NOT FOR PUBLICATION
Attorney Gregory Haynes appeals the district court's imposition of sanctions in an amount exceeding $360,000. In the published opinion filed concurrently with this memorandum disposition, we remand for the district court to reconsider its sanctions award in light of our holding that it has the discretion to reduce the award because of Haynes's inability to pay. We affirm the district court's order in all other respects.
The district court did not abuse its discretion in determining that Haynes had "unreasonably and vexatiously" multiplied the proceedings below, and that his unreasonable conduct had caused the defendants to incur $362,545.61 in excess costs. See 28 U.S.C. § 1927. After the depositions of hearing officer Julian Sapirstein and psychiatric nurse Alice Asher had been taken, it was clear that none of the plaintiff's remaining claims against any of the defendants had any merit. The continued pursuit of these frivolous claims after this point was at the very least reckless, and thus the costs subsequently incurred by the defendants may properly be awarded as sanctions pursuant to § 1927. See B.K.B. v. Maui Police Dept., 276 F.3d 1091, 1107 (9th Cir. 2002).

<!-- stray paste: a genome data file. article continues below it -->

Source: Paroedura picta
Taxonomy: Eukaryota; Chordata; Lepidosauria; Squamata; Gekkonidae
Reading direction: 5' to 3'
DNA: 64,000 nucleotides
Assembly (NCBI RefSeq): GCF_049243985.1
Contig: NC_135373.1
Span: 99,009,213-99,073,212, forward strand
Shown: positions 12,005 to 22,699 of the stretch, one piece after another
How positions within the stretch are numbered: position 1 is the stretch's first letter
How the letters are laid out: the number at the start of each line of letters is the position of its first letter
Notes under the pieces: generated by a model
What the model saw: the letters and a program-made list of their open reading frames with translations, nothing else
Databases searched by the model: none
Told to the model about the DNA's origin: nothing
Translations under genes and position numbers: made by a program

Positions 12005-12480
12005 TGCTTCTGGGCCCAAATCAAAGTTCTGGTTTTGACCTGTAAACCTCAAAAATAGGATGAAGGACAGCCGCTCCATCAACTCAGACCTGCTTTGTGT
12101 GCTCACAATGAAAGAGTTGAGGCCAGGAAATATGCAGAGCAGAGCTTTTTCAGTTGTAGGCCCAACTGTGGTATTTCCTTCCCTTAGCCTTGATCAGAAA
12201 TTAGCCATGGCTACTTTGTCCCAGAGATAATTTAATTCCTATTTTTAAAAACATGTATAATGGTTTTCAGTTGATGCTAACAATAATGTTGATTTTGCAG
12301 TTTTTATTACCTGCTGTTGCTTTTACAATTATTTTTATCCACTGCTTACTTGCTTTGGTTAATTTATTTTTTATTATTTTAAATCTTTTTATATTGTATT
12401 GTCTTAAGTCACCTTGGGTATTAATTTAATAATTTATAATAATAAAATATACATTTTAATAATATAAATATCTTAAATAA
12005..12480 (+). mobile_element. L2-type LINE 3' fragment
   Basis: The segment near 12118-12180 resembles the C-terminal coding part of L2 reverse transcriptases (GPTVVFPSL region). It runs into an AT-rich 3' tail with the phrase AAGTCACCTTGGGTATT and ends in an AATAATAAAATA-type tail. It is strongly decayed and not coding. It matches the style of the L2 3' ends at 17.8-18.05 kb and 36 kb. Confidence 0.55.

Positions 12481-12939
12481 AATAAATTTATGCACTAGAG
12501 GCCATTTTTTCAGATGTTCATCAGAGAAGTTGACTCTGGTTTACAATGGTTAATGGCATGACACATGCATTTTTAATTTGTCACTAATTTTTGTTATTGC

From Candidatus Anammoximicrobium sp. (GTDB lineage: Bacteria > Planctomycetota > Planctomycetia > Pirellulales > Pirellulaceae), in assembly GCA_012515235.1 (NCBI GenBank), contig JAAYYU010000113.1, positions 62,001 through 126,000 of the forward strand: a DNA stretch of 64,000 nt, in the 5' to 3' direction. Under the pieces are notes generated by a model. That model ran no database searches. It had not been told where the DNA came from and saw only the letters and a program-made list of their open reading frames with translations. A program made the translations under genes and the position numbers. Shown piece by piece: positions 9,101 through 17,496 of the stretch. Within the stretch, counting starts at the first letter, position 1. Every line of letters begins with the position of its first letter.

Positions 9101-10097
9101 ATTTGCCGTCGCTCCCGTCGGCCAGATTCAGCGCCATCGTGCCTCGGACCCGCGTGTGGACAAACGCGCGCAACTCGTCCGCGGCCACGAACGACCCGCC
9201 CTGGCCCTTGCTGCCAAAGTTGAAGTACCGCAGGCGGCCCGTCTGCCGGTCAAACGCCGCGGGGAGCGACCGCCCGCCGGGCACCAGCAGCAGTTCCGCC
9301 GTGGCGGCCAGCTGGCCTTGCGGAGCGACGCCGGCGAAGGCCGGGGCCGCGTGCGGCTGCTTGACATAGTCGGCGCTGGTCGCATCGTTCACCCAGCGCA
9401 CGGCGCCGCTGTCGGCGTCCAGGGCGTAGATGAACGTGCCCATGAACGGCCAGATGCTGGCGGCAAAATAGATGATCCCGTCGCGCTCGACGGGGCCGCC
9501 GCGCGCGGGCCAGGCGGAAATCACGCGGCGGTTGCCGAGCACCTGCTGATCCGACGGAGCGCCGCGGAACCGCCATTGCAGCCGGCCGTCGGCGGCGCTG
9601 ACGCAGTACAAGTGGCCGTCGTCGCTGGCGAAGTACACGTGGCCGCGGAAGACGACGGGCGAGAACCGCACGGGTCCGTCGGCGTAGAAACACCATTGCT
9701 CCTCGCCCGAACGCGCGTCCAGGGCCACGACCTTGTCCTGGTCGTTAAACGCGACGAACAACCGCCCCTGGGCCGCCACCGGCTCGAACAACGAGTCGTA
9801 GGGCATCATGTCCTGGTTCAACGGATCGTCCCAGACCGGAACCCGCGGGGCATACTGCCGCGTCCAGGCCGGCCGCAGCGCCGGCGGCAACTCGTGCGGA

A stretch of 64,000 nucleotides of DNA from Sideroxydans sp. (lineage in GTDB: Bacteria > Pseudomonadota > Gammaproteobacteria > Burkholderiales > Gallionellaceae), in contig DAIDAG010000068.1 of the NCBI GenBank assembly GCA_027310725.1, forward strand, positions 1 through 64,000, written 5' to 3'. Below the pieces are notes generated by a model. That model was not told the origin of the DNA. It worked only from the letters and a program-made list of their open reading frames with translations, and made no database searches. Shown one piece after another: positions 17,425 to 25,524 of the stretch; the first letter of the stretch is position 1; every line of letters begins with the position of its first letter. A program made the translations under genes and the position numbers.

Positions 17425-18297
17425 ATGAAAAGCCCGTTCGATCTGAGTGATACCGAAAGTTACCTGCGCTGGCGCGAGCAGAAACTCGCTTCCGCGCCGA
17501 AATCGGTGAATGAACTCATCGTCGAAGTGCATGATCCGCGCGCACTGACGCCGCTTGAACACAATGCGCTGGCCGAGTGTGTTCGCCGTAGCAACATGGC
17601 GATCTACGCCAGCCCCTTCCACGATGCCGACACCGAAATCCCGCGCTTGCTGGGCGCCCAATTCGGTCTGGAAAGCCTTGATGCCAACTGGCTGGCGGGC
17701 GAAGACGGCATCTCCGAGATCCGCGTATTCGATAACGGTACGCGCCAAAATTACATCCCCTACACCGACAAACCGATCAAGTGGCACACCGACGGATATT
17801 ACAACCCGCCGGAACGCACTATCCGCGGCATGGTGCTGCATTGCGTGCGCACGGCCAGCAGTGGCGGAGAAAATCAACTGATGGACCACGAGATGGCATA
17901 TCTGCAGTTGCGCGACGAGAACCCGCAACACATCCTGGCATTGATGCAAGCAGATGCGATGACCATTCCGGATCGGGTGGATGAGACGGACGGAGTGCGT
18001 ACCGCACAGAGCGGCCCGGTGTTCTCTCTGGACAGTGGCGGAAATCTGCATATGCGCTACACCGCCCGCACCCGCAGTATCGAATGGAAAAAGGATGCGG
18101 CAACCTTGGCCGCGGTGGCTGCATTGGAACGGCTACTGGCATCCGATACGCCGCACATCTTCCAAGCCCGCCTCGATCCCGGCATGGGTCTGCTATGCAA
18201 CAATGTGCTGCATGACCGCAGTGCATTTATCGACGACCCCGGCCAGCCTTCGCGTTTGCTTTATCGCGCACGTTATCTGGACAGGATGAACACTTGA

Haynes's procedural objections to the sanctions order are without merit. Haynes was given sufficient notice that his conduct was sanctionable. Furthermore, the district court properly made a de novo determination of the sanctions award, even if it did not hold an in person hearing on the matter. See United States v. Howell, 231 F.3d 615, 622 (9th Cir. 2000).
We decline to impose additional sanctions on Haynes. We also deny as moot the defendants' request for judicial notice of the proceedings in a related appeal.
For the reasons set forth in the published opinion filed concurrently herewith, the district court's order is